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Scary news: States are selling your private medical info

By Catholic Online (NEWS CONSORTIUM)
June 5th, 2013
Catholic Online (www.catholic.org)

Did you know that your state can sell parts of your medical records that are considered public information? States are routinely selling private medical information to third parties without respect to anonymity.

LOS ANGELES, CA (Catholic Online) - Although hospitals routinely promise to keep each patient's health backgrounds confidential, public information about their condition can be bought and sold like any other commodity and is often exchanged between states and entities with an interest in the information.

Bloomberg.com recently ran a story in which Ray Boylston became hospitalized after suffering a diabetic shock during a motorcycle ride. Following his week in the hospital, Washington state gathered information on his hospital stay and later sold it as part of a database made available in 2011.

Anyone who wished to identify Boylston could do so by cross-referencing the state records with public information, such as news reports.

The end result is that Boylston's privacy is in jeopardy. And so it yours.

Information is gold and to get it, companies are paying more and more each year. Websites such as Facebook make virtually all of their revenue from compiling intimate profiles on individuals and selling that data to third parties.

It's not just Facebook, of course, states and hospitals are in on it too.

While the state reaps profits, it costs you your privacy.

When aggregated into databases and cross-referenced with other publicly available data, individuals can be identified. Now, any interested party can check more than your work history or criminal background. Now they can check your health too. Unfortunately, this misuse of private data can cost people loans, force them to pat higher premiums for insurance, and suffer embarrassment.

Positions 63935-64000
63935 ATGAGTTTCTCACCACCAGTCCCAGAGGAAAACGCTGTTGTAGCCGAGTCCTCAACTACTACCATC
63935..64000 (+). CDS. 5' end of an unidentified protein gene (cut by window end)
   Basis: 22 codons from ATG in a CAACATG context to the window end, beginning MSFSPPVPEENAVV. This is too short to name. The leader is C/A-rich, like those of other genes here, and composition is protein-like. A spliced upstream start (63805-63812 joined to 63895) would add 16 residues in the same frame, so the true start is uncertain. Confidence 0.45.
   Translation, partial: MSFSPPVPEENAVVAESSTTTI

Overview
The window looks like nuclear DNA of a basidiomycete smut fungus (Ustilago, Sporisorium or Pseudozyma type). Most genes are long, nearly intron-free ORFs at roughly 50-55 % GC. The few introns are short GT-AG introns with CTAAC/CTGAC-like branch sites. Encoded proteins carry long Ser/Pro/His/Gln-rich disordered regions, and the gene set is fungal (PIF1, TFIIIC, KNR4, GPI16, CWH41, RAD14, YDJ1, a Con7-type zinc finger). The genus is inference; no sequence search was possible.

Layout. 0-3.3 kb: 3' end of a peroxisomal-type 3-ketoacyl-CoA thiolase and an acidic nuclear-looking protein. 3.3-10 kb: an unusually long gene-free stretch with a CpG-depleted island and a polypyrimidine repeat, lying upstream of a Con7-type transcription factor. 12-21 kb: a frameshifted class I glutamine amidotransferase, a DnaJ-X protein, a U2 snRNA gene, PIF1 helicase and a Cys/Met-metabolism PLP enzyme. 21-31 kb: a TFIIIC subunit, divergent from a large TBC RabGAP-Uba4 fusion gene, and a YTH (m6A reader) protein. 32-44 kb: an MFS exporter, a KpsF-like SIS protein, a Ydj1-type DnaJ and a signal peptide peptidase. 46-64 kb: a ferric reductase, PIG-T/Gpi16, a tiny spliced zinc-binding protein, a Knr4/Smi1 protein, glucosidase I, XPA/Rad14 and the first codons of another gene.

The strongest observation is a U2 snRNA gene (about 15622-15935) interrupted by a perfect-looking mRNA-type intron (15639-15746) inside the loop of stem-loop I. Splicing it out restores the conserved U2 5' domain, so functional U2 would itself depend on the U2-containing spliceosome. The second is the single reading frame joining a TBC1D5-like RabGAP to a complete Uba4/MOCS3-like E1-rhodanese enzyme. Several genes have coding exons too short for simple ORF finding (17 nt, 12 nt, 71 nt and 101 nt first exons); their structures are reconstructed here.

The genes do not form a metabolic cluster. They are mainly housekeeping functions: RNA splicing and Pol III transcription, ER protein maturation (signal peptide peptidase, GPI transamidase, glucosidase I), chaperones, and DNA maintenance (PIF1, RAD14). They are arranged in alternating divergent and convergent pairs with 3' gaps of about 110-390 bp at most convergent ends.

State public health agencies are not regulated by the Health Insurance Portability and Accountability Act (HIPPA).

States aggregate most of the data using discharge details. According to Bloomberg News, Some states deliberate shear these details from their records, but many others do not.

"The medical-data industry is estimated to surpass $10 billion by 2020, according to McKinsey & Co.," Bloomberg reports.

And with the move to electronic records mandated by Obamacare, the aggregation of data will be even easier.

Advocates fear that people with an interest will use the data for leverage. Whether it's employers looking to hire healthy employees, or insurance firms looking to set higher rates, the information can potentially be used to discriminate against people or to make them pay more than those around them.

This isn't particularly democratic, and offends our sense of fair play, rooted in contemporary notions of democracy.

Moreover, it violates one of the final sacred vaults of privacy, namely, medical information.

The time is approaching where we may no longer be able to expect privacy in anything we do.

While most of the data can be used to anonymously identify trends and might help improve healthcare services, it can also be used by unscrupulous individuals to create problems for patients. States or the federal government will need to revisit their data sharing policies to ensure they do not create victims at the same time they heal them.

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